May 8, 2020 Faith Matters

VE-Day showed writing was on wall for fight against Japan, veteran remembers

A Second World War veteran has told of the “wonderful” moment he learned about victory in Europe, while he was still in action in China.

Bill Ramage was called to service in August 1942, before being deployed as an RAF wireless operator in the China and India.

It took him six weeks from leaving docks in Glasgow to reach Mumbai, and he spent some time in the country before being told he would be moved to China in the fight against the Japanese.

The 96-year-old, of Grangemouth near Falkirk, recalled being raided by soldiers of a “Chinese warlord” and having breakfast with Lady Mountbatten during his time there.

He was in the British 14th Army, which was a multinational force comprising of units from Commonwealth countries.

When victory in Europe was declared, the servicemen spent the day celebrating, believing that it meant Japan would surrender soon.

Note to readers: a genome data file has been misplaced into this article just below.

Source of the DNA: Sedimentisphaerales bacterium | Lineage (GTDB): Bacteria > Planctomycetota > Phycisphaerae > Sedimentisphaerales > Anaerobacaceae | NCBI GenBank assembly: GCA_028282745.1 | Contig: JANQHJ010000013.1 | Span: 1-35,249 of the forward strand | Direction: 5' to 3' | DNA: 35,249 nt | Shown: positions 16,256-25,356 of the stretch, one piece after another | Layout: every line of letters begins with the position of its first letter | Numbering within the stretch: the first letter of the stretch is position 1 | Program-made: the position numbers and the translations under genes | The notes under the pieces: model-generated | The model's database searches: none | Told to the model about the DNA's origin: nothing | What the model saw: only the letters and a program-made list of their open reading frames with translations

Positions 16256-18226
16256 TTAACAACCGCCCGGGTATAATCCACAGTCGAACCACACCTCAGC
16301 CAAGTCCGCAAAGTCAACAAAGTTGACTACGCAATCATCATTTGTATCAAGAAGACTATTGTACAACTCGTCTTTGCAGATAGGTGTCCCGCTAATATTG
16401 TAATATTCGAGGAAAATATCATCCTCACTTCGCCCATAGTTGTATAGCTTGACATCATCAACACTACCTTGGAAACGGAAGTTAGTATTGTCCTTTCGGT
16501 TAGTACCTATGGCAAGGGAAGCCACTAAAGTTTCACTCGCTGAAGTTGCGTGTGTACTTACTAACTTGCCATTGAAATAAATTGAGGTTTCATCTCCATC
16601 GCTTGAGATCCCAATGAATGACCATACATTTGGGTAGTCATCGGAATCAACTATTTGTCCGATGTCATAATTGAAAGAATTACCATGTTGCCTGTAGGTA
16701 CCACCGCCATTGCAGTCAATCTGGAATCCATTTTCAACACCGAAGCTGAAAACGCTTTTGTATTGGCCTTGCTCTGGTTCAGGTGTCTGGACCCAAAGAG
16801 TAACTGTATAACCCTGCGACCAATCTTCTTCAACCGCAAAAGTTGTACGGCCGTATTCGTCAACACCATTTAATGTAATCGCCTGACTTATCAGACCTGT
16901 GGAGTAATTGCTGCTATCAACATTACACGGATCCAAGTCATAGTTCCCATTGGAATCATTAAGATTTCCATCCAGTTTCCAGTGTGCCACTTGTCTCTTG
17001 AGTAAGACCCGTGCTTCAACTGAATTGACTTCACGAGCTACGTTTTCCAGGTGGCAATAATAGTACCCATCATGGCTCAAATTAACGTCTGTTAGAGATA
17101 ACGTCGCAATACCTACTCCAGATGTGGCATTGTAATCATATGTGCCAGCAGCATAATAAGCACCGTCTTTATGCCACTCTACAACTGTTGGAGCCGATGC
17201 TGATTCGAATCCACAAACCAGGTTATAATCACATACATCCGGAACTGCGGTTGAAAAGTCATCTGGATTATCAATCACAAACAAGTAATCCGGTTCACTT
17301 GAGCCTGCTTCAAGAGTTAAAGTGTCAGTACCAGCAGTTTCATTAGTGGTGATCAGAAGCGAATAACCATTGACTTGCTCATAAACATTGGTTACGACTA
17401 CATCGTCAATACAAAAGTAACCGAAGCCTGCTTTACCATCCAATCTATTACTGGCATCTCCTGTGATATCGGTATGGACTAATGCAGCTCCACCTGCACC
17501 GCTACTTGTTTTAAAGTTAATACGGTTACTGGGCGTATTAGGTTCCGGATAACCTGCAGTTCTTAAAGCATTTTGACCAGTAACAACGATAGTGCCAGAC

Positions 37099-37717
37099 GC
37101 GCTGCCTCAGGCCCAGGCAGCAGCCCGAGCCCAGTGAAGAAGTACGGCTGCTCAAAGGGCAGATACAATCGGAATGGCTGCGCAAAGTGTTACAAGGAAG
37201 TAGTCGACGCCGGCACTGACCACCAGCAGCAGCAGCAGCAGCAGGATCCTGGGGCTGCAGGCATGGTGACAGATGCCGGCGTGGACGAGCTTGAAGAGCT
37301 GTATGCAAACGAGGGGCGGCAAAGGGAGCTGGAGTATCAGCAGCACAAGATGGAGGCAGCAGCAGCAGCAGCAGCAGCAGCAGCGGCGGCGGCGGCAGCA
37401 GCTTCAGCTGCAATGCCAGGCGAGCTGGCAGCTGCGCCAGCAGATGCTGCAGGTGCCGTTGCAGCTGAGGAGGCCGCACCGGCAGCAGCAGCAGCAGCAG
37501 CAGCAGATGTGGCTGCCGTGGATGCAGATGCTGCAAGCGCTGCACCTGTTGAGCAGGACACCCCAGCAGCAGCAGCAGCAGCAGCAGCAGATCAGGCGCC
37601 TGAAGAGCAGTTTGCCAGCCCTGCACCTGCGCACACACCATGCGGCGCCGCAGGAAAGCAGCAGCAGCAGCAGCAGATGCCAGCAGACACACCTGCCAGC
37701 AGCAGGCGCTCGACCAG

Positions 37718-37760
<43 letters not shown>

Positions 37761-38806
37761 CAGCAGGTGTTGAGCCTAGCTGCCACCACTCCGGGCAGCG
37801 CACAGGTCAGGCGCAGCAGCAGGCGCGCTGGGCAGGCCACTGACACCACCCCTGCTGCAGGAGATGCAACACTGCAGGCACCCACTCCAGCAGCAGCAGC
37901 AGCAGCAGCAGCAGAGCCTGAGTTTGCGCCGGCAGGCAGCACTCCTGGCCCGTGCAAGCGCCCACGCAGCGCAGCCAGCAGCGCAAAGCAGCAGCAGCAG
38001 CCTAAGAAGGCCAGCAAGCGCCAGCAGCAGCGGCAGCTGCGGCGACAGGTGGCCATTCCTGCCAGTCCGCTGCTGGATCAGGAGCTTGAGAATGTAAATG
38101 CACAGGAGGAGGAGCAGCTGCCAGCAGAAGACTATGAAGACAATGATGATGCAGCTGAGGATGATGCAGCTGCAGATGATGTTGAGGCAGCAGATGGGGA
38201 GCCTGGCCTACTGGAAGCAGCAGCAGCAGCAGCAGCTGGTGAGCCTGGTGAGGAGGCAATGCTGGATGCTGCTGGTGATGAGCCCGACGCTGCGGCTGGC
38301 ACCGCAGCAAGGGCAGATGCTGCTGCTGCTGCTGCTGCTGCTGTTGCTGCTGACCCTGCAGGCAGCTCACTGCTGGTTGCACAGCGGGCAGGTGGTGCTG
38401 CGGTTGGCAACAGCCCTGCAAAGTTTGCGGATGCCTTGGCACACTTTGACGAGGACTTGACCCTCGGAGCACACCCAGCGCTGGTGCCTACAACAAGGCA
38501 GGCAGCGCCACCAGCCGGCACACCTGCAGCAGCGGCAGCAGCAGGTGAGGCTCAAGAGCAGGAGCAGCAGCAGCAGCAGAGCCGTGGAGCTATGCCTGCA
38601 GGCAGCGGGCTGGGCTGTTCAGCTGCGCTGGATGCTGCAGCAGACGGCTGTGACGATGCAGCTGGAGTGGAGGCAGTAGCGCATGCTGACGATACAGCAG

He told the PA news agency: “VE Day was wonderful. We only had one vehicle and it took all 15 of us through the streets of Kunming – by that time we had a few drinks.

“We got on the Jeep and the commanding officer drove all through the towns while we were singing at the top of our voices and waving Union Jack flags.

“By that time we realised that if the war in Europe was about to terminate, it was on the wall that the Japanese would not be long behind.”

Japan surrendered in August, which brought the Second World War to its close.

Mr Ramage then spent eight months in India as his repatriation was held up due to riots at the beginning of the country’s independence campaign.

He was awarded the Burma Star for his service.

VE-Day is being commemorated on Friday to mark 75 years since the war in Europe ended.

Mr Ramage has Union Jack flags in his garden and plans to follow the coverage of tributes to those who fought in the war.